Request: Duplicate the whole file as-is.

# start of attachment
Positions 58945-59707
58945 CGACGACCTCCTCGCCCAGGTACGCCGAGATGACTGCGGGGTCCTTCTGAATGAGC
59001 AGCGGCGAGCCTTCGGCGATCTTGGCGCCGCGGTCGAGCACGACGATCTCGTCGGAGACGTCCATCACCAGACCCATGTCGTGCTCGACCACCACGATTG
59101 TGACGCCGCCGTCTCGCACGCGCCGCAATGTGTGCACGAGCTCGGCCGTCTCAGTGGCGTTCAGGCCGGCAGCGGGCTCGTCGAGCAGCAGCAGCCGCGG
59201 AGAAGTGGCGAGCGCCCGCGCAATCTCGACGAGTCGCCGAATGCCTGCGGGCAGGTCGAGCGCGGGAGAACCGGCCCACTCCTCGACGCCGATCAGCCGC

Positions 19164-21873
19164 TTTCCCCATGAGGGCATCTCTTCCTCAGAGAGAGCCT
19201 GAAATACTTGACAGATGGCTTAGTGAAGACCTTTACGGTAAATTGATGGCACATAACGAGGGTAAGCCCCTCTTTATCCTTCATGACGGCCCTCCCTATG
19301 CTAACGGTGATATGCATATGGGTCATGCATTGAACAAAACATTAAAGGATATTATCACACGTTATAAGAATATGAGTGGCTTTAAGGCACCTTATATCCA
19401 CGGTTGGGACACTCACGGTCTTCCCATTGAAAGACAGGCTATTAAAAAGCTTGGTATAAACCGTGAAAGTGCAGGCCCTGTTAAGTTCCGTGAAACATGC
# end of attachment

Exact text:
Positions 58945-59707
58945 CGACGACCTCCTCGCCCAGGTACGCCGAGATGACTGCGGGGTCCTTCTGAATGAGC
59001 AGCGGCGAGCCTTCGGCGATCTTGGCGCCGCGGTCGAGCACGACGATCTCGTCGGAGACGTCCATCACCAGACCCATGTCGTGCTCGACCACCACGATTG
59101 TGACGCCGCCGTCTCGCACGCGCCGCAATGTGTGCACGAGCTCGGCCGTCTCAGTGGCGTTCAGGCCGGCAGCGGGCTCGTCGAGCAGCAGCAGCCGCGG
59201 AGAAGTGGCGAGCGCCCGCGCAATCTCGACGAGTCGCCGAATGCCTGCGGGCAGGTCGAGCGCGGGAGAACCGGCCCACTCCTCGACGCCGATCAGCCGC

Positions 19164-21873
19164 TTTCCCCATGAGGGCATCTCTTCCTCAGAGAGAGCCT
19201 GAAATACTTGACAGATGGCTTAGTGAAGACCTTTACGGTAAATTGATGGCACATAACGAGGGTAAGCCCCTCTTTATCCTTCATGACGGCCCTCCCTATG
19301 CTAACGGTGATATGCATATGGGTCATGCATTGAACAAAACATTAAAGGATATTATCACACGTTATAAGAATATGAGTGGCTTTAAGGCACCTTATATCCA
19401 CGGTTGGGACACTCACGGTCTTCCCATTGAAAGACAGGCTATTAAAAAGCTTGGTATAAACCGTGAAAGTGCAGGCCCTGTTAAGTTCCGTGAAACATGC